Buffett and Burlington Northern: A Bet on the Past or the Future?

burlington northern train photo

Mike was positive when he wrote Warren Buffett Makes a $44 Billion (!) Bet on Trains, Buys BNSF; Business Week's Bruce Nussbaum isn't, and calls Warren Buffett's purchase of Burlington Northern a "bet against innovation....Buffett just paid $44 billion for a 19th century technology platform, a railroad, that carries 20th century goods--coal, agriculture, imports from Asia, petroleum. This is a vision of an America mired in the past and in economic and political decline."

Buffet says "an efficient and well-maintained rail system" will play a starring role in future prosperity.....it's an all-in wager on the economic future of the United States."

It is also a bet on the most fuel efficient land-based form of transport; a gallon of fuel moves a ton of goods 155 miles on truck; a train moves it 413 miles.


It is hardly a 19th century platform, either. Containers on trains transformed the shipment of goods in North America, and continue to innovate, converting to newer double-stacked trains that are even more fuel efficient.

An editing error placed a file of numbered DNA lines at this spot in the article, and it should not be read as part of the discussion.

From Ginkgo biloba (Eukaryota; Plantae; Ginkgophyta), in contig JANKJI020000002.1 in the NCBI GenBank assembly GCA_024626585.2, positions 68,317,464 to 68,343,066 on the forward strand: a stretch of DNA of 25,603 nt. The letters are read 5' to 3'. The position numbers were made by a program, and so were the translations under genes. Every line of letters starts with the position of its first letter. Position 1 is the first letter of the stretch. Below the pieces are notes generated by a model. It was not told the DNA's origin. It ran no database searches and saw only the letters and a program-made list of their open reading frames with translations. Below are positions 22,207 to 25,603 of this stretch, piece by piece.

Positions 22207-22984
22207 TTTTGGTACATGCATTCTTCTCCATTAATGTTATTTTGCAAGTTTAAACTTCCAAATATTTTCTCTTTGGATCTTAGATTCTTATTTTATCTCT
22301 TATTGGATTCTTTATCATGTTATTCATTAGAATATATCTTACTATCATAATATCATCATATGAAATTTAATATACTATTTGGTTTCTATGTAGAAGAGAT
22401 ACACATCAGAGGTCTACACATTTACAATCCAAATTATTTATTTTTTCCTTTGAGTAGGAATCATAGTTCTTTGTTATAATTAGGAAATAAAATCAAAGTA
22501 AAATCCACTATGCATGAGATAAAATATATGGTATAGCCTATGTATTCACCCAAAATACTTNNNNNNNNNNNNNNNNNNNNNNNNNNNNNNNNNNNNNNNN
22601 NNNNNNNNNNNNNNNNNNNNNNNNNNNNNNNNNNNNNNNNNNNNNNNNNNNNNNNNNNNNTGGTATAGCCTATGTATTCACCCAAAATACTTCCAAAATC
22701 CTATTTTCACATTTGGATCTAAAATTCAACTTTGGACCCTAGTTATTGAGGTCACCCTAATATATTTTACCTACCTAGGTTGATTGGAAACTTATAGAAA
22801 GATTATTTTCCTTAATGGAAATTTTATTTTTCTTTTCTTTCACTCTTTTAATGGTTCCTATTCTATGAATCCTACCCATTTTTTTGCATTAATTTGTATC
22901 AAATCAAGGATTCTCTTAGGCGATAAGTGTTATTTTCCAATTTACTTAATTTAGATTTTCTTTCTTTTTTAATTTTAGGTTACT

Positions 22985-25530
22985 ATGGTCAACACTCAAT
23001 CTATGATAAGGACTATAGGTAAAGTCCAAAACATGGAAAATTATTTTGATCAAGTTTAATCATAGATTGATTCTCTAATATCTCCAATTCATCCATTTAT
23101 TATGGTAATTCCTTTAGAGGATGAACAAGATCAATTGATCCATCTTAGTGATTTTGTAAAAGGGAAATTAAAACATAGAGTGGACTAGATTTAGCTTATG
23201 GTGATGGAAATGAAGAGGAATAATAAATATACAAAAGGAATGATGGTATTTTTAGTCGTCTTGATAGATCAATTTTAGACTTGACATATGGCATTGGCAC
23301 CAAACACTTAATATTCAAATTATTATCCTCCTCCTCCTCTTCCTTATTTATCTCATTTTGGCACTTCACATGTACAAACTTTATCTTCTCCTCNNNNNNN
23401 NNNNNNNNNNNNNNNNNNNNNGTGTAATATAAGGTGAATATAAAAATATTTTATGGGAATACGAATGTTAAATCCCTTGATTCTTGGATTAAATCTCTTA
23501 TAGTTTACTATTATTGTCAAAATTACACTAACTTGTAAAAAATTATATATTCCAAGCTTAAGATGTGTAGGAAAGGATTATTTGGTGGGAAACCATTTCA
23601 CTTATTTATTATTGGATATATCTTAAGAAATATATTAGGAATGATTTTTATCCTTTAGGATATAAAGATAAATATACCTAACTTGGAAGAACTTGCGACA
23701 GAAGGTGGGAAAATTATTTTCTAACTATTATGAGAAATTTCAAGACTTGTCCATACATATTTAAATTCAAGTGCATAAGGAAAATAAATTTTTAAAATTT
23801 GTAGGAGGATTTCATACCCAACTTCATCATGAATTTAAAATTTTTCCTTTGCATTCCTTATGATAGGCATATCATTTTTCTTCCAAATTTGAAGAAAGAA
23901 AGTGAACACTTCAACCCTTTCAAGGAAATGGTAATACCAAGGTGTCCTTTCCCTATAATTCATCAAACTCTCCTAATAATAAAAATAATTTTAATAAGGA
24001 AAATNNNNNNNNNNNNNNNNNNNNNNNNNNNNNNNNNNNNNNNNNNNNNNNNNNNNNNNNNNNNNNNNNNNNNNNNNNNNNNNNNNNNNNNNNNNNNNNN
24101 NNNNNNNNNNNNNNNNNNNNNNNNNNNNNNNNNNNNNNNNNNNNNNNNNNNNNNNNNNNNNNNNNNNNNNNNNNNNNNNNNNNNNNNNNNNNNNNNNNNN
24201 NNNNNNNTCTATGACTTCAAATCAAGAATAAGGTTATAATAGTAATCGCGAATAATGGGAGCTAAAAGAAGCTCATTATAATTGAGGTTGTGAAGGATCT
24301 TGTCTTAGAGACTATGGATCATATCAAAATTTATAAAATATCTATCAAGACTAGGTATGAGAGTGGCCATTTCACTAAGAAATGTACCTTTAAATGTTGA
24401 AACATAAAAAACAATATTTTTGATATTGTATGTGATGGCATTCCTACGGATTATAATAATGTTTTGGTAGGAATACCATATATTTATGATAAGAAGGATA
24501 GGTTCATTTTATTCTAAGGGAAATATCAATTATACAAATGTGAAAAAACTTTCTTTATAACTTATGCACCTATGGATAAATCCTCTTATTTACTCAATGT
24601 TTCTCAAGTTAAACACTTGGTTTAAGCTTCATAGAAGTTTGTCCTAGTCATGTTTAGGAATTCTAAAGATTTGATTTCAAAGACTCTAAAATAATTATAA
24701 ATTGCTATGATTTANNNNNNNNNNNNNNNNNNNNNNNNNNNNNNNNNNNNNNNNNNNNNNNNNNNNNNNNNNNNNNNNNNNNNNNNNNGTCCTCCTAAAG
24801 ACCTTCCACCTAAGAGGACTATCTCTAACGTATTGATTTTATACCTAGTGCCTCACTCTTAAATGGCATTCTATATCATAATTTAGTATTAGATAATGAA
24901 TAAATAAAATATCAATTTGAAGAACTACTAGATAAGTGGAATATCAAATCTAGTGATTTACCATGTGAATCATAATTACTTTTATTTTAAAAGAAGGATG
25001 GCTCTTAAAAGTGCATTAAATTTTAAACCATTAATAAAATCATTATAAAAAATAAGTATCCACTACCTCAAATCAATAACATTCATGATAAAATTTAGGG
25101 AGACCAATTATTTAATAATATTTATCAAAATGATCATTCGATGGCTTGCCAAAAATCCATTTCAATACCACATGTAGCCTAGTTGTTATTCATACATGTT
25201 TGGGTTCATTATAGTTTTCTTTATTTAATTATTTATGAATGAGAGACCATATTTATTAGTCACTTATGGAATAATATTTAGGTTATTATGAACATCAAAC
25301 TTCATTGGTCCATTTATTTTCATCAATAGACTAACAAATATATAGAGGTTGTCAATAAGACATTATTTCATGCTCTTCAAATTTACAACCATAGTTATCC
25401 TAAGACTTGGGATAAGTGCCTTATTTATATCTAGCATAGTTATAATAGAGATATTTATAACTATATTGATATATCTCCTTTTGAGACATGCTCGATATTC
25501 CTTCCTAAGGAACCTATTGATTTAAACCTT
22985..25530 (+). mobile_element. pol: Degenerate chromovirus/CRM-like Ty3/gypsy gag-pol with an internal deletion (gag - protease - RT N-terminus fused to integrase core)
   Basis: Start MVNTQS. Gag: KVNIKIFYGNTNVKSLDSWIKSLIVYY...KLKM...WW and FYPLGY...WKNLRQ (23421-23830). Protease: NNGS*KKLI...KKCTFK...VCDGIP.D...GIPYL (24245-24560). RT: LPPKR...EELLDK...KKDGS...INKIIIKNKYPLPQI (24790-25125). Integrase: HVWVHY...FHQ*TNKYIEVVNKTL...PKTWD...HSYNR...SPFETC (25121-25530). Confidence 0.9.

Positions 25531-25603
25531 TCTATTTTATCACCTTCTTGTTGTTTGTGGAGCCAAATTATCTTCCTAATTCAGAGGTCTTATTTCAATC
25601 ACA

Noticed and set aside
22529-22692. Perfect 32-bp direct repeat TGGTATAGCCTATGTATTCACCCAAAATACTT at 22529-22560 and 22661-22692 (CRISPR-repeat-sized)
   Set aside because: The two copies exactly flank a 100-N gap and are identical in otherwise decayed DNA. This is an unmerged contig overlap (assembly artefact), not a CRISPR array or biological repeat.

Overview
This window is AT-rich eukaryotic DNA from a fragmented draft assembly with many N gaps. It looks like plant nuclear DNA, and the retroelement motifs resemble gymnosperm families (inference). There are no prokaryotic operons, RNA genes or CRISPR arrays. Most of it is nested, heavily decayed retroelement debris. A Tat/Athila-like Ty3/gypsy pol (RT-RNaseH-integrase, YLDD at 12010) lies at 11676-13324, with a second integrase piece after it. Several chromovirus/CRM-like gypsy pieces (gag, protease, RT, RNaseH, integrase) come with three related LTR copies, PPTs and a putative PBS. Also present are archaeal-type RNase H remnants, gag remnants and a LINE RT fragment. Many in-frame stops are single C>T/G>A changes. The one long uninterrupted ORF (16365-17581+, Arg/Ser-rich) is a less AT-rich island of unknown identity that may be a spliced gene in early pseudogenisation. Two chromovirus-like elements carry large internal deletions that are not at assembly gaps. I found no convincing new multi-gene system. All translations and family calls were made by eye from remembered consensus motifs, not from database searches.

This week Jim Kunstler wrote that It's Time to Rebuild Our Passenger Railroad System in Alternet:

Rebuilding the nation's passenger railroad has got to be put at the top of our priority list. We had a system not so long ago that was the envy of the world; now we have service that the Bulgarians would be ashamed of.

Burlington Northern carries freight, but the passenger trains ride on their rails, and now Warren Buffett owns them. I think that is a bet on a future of fuel efficient travel and transport.

Nussbaum continues:

I'm hoping that Buffett's vision of the future is wrong. I'm hoping that a US economy based on making, not consuming, green, not carbon-centric, based on digital not metal network platforms, will drive economic growth and prosperity.

But unless someone invents the Star Trek transporter, we still have to move goods and people, and the train is the most efficient way to do it.

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